Sony HT-X8500 Soundbar Page 2

Bass response was measured down to 50Hz. While this isn't enough to rearrange your spleen, it's enough for a pleasing rumble. Sometimes its boom gets a little heavy handed, and there's not much scope for adjustment, but for movies it's on the right side of boisterous.

One upshot of Vertical Sound processing is that there's a definite sweetspot. Sonic imaging is more precise when you sit square-on. Sit offside and you'll not pick up some of the steerage.

Dour disaster epic Everest (Blu-ray, Dolby Atmos) is a real blast. When the big storm hits, howling wind whips through the listening room, and icy rain sheets left and right. Immersion isn't just about height.

The DSP is also something of a leveller, in so much as there's not a great deal of difference between Atmos and Dolby TrueHD soundtracks. Both get the uncanny wraparound treatment.


When Matthew McConaughey and his team splash-land on the water planet in Interstellar, after traversing the Black Hole, it's a wonderfully engulfing experience. The HT-X8500's soundstage, as they air-break through the atmosphere, is coherently chaotic. The rattles in the cabin, and alarms mixing with the thunder of re-entry, conspire to make a truly cinematic cacophony.

This ability to handle difficult mixes is similarly showcased in X-Men: Days of Future Past (Blu-ray, DTS-HD 7.1). When the Sentinels attack our future mutants, the sound design is complex to say the least. An insistent adrenalised score, copious special effects, the sound of concrete splintering and sudden attacks; are all kept reasonably intelligible.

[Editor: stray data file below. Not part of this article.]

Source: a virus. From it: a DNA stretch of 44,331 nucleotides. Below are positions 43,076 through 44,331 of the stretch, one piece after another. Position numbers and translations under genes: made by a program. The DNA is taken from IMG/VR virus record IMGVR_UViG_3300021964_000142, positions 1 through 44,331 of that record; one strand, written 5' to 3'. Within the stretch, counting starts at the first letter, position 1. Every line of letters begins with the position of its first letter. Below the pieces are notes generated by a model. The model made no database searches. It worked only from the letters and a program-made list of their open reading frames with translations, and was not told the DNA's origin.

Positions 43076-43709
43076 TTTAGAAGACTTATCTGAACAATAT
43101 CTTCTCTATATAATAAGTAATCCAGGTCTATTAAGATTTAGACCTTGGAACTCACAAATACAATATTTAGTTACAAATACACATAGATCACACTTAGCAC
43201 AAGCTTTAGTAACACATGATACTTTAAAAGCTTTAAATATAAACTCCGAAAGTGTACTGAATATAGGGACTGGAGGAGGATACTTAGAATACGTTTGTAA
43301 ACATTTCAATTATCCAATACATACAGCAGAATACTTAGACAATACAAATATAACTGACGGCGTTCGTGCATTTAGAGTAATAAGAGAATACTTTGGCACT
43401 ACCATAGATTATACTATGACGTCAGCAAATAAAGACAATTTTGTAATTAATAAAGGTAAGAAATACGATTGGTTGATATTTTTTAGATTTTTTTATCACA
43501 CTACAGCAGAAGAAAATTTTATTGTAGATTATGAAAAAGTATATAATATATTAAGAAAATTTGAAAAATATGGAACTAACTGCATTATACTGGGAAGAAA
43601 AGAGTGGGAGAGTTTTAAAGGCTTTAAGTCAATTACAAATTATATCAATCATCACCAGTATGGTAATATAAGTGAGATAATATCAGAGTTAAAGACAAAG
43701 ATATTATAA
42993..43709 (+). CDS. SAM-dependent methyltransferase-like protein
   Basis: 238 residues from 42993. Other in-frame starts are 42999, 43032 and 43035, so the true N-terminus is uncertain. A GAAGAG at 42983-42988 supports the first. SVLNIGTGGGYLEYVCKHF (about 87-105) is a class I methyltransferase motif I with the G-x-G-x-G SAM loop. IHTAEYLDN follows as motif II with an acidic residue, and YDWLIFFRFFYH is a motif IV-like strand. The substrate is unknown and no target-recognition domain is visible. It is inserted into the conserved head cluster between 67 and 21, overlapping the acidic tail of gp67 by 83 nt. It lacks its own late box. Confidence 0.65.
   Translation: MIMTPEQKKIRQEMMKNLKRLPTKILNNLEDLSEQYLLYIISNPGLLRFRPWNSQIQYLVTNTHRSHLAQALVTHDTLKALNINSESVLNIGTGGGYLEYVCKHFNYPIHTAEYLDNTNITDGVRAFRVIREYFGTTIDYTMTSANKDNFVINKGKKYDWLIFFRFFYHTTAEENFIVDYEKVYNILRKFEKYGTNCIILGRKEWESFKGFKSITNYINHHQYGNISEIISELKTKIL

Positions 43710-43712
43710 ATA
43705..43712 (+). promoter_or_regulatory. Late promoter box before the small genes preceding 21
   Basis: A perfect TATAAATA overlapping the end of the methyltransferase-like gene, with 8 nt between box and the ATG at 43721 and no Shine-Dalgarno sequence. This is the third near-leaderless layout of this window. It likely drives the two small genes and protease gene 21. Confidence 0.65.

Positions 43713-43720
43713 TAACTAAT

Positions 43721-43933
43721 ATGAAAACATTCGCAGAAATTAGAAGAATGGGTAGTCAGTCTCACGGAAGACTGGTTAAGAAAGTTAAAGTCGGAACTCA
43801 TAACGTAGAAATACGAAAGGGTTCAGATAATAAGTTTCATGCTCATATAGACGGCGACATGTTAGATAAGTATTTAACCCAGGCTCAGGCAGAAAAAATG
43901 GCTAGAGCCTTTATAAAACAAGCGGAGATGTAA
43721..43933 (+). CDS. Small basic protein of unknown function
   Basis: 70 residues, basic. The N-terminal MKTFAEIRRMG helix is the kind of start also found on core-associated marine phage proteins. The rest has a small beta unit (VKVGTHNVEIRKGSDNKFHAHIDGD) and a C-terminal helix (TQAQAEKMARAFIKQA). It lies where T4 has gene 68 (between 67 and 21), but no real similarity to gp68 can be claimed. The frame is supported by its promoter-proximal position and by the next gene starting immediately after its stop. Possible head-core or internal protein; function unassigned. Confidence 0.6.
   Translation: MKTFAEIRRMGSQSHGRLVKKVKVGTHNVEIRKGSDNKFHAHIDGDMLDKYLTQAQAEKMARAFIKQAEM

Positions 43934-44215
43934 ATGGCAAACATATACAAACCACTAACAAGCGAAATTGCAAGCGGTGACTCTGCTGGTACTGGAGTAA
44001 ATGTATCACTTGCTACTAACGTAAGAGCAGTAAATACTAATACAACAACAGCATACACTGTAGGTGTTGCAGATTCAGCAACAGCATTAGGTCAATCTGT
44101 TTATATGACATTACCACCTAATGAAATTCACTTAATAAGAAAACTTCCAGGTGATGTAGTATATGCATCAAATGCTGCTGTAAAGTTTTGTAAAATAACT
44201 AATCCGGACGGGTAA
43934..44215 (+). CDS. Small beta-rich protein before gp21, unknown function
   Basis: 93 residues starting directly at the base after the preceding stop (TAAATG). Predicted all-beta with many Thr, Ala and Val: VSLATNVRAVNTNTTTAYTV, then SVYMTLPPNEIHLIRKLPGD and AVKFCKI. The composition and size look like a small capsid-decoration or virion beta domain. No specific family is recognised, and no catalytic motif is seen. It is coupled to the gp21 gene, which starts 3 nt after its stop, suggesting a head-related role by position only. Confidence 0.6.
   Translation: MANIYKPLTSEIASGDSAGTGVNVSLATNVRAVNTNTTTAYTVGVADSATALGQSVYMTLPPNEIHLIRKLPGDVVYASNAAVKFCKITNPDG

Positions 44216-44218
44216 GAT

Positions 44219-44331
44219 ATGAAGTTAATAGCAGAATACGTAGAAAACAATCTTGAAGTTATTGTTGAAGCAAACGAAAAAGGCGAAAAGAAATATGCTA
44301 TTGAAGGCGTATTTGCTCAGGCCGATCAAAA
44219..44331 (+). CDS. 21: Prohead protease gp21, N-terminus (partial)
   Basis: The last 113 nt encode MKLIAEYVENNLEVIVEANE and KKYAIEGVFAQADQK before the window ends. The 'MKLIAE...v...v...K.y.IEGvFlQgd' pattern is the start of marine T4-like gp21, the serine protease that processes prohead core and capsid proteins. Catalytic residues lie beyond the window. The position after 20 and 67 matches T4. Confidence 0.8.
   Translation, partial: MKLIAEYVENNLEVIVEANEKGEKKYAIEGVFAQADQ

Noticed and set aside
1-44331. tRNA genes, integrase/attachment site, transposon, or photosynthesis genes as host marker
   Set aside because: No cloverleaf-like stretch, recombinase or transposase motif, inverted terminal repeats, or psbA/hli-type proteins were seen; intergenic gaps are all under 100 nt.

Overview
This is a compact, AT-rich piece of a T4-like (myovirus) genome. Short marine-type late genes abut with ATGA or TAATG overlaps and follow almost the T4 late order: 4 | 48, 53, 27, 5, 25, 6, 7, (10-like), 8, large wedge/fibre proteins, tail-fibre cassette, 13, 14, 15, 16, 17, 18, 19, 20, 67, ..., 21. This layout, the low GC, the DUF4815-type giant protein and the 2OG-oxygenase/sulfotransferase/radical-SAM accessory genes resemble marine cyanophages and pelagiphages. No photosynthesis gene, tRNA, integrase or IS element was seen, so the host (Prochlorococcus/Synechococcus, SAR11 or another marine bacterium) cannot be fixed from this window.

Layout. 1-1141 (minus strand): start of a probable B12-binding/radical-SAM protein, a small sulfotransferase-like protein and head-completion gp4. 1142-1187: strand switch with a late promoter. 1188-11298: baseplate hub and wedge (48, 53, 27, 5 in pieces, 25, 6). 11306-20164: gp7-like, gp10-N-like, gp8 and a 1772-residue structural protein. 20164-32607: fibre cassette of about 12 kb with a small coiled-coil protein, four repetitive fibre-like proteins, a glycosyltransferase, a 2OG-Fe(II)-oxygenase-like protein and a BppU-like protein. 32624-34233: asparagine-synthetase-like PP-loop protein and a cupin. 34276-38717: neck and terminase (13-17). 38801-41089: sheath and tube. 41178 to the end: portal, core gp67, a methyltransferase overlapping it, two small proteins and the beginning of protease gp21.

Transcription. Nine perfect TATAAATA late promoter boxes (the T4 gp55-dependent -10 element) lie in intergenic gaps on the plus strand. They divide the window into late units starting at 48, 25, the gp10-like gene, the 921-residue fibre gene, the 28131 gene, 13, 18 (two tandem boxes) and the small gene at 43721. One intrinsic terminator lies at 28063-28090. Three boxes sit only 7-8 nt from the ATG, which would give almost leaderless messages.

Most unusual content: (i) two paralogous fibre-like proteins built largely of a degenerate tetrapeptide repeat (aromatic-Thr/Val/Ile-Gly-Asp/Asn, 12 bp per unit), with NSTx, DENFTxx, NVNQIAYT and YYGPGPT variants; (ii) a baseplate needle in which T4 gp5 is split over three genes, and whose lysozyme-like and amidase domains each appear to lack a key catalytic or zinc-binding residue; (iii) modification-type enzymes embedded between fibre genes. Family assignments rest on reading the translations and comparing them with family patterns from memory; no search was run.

Differences between the soundbar's preset modes aren't vast, but I did feel Music and Cinema created the right impression. The Game preset has been fine-tuned with help from PlayStation developers, so by all means select this when you break out the joypad.

It's a decent performer with music, as long as you're not expecting a hi-res audio experience. Listening to Amazon Music HD via a Fire TV cube is thoroughly entertaining. Streaming over Bluetooth is equally satisfactory.

Entertaining Upgrade
When it comes to sheer bang for buck, the HT-X8500 is hard to beat. It's an Atmos bar that relies on DSP rather than physical drivers to create an immersive soundstage, yet sounds remarkably convincing.


It's nearest competitor is probably the Panasonic SC-HTB900, also compatible with Dolby Atmos and DTS:X, but also without upfiring drivers. The Panasonic ships with a separate sub, reflected in its higher ticket price.

If you want cinematic sound without a blockbuster price tag, consider this a solidly entertaining upgrade for any 4K thin-screen.

HCC Verdict

Sony HT-X8500

Price: £350">

We say: This affordable all-in-one delivers fun cinematic sound without upfiring speakers or install complication. It's a rewarding upgrade for mid-range thin-screens.

Overall: 4.5/5


Drivers: 2 x mid/high drivers (size unspecified); 2 x woofers
Onboard Power (Claimed): 320W
Connections: 1 x HDMI input; 1 x HDMI output with eARC; 1 x optical digital audio input
Dolby Atmos/DTS:X: Yes/Yes
Separate Sub: No
Remote Control: Yes
Dimensions: 890(w) x 96(d) x 64(h)mm
Weight: 3.1kg

Features: Bluetooth v5.0; Dolby Atmos and DTS:X compatibility; HDMI CEC control; Dolby Vision passthrough; Auto Sound, Cinema, Music, Game, News, Sports and Standard sound presets; Vertical Sound Engine; Night Mode; Voice Mode; S-Master digital amplifier